Women are playing an increasingly prominent role in Mormonism, especially with the burgeoning of women missionaries in the church after it lowered the age of admission to the mission field.
The New York Times (March 2) reports that the “biggest gender change in the Church of Jesus Christ of Latter Day Saints in memory” revolves around “waves of women” taking part in church missions and returning home with “unprecedented scriptural fluency, new confidence and new ideas about themselves.” The lowering of the age of females to take part in the historic coming-of-age ritual of missions from 21 to 19 in 2012 tripled the total of women entering the mission field. Church leaders have been forced to reassess their views as Mormon women are “increasingly supporting households, marrying later and less frequently, and having fewer children,” writes Jodi Kantor and Laurie Goodstein.
The shortage of eligible bachelors for those more than 40, especially in the Mormon heartland of Utah, also creates new questions over the role of unmarried and often professional women in a church where marriage is still the most common coming-of-age ritual for young women. Kantor and Goodstein add that the church is already making small changes that some Mormon feminists see as opening the door to an enhanced leadership role for women. These include inviting women to have a greater say in local councils, introducing the first female leadership roles for female missionaries and instructing bishops and regional stake presidents to consult with leaders of the parallel women’s organizations in their deliberations.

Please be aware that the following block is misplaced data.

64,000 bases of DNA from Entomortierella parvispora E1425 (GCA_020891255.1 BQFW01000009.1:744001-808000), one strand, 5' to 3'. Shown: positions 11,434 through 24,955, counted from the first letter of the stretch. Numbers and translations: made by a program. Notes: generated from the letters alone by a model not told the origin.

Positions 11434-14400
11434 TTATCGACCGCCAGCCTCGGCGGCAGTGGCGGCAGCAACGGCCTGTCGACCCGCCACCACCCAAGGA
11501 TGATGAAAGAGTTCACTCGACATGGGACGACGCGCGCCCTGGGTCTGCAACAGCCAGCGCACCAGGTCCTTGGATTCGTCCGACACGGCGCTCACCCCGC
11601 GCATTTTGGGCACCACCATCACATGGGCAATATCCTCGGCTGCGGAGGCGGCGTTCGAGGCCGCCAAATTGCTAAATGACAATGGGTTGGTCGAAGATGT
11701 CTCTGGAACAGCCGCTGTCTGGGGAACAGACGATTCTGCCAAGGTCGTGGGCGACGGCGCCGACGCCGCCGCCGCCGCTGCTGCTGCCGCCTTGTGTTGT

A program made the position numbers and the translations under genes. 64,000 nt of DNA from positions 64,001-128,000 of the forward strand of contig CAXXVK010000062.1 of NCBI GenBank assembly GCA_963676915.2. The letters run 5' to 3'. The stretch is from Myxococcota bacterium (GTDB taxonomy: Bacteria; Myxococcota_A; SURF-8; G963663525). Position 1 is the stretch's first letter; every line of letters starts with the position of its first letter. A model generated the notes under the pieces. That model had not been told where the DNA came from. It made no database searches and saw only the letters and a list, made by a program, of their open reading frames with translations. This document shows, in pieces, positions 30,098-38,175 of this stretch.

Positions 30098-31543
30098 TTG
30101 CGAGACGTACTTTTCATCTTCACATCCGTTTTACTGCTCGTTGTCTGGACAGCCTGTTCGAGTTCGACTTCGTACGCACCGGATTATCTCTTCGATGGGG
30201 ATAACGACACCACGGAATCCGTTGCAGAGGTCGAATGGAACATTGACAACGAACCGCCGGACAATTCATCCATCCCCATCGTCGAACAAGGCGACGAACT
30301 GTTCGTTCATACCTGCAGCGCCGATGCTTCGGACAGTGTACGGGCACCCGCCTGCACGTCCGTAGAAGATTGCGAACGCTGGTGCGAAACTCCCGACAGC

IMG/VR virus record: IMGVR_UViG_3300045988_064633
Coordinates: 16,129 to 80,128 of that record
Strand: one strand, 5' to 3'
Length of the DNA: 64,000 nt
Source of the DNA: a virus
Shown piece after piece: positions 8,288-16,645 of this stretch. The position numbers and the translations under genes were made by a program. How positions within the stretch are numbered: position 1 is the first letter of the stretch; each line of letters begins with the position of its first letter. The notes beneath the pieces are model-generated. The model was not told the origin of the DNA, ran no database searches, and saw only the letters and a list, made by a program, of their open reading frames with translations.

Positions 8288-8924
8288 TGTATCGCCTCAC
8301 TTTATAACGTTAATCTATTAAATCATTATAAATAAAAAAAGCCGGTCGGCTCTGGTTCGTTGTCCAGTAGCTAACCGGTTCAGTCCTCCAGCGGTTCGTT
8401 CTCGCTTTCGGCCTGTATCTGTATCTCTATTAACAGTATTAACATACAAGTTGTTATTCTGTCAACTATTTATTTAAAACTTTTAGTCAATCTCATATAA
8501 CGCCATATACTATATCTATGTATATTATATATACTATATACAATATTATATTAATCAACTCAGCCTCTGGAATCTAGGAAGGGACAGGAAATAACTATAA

While there are Mormon feminist groups and blogs, such as Feminist Mormon Housewives, pressing for broader changes, including allowing women in the priesthood, most of the women in missions that the reporters interviewed tended to think that such measures are going too far.